Sometimes it’s just fun to roll some dice while hanging out with friends and Risk does that well. For the gamer who hates random chance and dice in general, the new hero powers add a layer of depth that mitigates the drawbacks a bit.
I cannot stress how awesome the packaging and artwork are. The artwork is amazing and everything looks impressive when it’s all set up and a full table of players are sitting around. My one real complaint is that the cards and boards are on the flimsy side. If you take care of your games, then they’ll last for a while, but the cards are pretty thin.
Risk: Game of Thrones Review (TL;DR)
It’s Risk. That shouldn’t really come as a surprise… but it’s one of them fancy Risks.
The Game of Thrones edition elevates the classic to bit more by adding themed abilities, characters, and bonuses that allow players to immerse themselves in the battle for the Seven Kingdoms and Essos.
If you want a simple re-skin, you can pick up the Skirmish edition, which is just that. The Deluxe edition is the version with 2 boards and 7 armies and adds 2 additional modes to play.
I like to put Risk in a slightly different category than most “mainstream” board games like Monopoly. This is mainly because the different variants are always slightly more than just cheap money-grab re-skins.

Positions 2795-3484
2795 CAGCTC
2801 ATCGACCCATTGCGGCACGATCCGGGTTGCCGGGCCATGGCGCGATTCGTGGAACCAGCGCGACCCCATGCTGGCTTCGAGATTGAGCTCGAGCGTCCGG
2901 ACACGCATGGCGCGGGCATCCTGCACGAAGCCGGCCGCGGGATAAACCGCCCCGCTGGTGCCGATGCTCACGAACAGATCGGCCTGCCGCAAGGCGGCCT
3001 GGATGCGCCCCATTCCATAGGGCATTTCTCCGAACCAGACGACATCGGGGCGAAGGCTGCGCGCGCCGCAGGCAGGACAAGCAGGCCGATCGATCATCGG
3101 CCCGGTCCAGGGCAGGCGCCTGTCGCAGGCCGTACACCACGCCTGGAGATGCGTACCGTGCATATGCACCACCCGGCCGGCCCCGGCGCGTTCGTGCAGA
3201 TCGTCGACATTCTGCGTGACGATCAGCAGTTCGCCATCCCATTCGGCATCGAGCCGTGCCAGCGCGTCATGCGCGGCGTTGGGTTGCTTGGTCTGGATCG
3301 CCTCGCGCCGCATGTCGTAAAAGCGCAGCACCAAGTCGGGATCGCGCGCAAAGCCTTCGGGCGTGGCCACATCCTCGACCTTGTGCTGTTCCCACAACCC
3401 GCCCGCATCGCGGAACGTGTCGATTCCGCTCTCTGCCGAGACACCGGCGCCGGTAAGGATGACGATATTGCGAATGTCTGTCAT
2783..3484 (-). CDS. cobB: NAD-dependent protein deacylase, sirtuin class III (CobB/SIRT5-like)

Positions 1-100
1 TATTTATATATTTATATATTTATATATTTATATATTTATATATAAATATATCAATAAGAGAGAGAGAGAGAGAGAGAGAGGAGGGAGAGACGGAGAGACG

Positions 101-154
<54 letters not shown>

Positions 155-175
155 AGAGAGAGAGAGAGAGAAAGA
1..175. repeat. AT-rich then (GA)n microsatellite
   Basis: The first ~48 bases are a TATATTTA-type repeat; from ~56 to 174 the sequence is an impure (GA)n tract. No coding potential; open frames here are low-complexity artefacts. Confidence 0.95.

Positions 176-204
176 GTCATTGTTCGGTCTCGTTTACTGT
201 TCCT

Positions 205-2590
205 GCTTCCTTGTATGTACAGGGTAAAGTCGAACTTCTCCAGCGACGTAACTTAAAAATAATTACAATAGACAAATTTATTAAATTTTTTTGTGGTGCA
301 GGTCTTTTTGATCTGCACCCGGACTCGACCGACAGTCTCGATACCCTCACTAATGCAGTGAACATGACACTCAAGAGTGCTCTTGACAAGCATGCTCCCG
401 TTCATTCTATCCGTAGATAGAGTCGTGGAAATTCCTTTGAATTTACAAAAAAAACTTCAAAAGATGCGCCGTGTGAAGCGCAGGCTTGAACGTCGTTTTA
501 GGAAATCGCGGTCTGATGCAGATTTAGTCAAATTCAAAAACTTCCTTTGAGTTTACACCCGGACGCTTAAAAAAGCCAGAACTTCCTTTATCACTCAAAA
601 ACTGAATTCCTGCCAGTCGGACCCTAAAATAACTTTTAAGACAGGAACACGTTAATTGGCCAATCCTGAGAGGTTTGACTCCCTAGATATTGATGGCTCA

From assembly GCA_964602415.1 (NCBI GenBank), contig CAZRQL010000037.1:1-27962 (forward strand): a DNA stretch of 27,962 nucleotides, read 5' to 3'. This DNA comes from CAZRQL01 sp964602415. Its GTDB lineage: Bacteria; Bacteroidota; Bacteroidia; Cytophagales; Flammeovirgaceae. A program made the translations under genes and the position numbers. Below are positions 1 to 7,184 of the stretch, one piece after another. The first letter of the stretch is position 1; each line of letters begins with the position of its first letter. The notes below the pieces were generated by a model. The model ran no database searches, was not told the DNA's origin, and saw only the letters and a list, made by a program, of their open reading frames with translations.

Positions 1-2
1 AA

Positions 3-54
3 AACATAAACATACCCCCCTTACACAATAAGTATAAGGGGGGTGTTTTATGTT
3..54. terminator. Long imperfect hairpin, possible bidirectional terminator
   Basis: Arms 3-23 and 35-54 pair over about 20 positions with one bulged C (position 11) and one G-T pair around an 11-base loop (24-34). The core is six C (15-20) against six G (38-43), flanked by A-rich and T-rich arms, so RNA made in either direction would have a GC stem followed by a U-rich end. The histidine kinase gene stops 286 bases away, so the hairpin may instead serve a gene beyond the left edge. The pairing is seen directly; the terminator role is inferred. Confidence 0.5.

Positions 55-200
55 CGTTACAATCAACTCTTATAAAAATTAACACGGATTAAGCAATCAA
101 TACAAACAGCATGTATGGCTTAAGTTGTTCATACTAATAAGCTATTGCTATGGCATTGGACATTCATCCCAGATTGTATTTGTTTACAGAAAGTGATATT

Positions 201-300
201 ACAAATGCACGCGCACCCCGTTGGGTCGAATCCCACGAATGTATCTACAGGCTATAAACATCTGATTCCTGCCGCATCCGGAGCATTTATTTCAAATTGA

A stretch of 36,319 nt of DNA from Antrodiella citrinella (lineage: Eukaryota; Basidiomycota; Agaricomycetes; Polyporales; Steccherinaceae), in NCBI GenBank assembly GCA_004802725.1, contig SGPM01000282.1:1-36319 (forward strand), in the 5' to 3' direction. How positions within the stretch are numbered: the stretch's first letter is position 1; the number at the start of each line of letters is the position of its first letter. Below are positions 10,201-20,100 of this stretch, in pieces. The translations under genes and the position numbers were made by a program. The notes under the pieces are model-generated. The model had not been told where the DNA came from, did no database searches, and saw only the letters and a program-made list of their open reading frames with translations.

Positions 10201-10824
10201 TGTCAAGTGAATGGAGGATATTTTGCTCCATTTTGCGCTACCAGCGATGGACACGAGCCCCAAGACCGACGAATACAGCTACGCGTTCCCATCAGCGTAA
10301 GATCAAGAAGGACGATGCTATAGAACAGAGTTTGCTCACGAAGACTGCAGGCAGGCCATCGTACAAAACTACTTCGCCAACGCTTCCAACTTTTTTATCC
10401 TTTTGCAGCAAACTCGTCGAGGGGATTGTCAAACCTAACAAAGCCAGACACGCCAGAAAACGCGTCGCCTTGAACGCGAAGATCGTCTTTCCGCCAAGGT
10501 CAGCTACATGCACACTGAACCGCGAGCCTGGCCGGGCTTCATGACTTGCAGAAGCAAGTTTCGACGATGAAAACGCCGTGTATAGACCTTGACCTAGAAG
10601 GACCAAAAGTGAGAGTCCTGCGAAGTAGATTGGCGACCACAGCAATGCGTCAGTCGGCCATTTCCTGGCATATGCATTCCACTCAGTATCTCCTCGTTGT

So far every version of Risk that I’ve played has some new element that ties in thematically with the theme that they’re going for. Star Wars Risk has a Death Star to contend with, Lord of the Rings Risk has the Fellowship walking into Mordor, and the Metal Gear Solid version that lets you conduct total war in Hideo Kojimo’s war-torn dystopia.
Needless to say, I like a good game of Risk. There’s, of course, the very “tired” mechanic of throwing dice and making sacrifices to the RNG (random number generator) gods, but sometimes it’s just fun to sit around the table and throw dice.
It’s also not all about a 1-6 number role either. There are plenty of powers and abilities that can stack the odds in your favor, and with the addition of a currency system and hero characters, you can go into a fight reasonably sure about what’s going to happen… but the dice are the great leveler.
I’ve had plenty of games where a wall of troops march straight for my stronghold only to have a single unit hold off long enough to halt the invasion. They’re still stronger, but they’ve lost steam and won’t be able to press forward. Even in the mainstream board games, you can have some incredible gaming experiences without a lot of fluff, and the GoT version is no exception.
I really enjoy the new powers and on a few occasions, I can get a large enough group together playing with both boards in an epic worldwide showdown is just damn good fun.
Have you tried Risk: Game of Thrones? Drop a comment below and let us know what you think!
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Before starting GameCows with his wife Kendra, he used to teach English Language Arts in the US. He combined his love of gaming with education to create fun game-based learning lessons until he eventually decided to run GameCows with Kendra full-time. He’s known for pouring over rulebooks in his spare time, being the rule master during game night, and as the perma DM in his DnD group. Bryan loves board games, writing, traveling, and above all his wife and partner in crime, Kendra.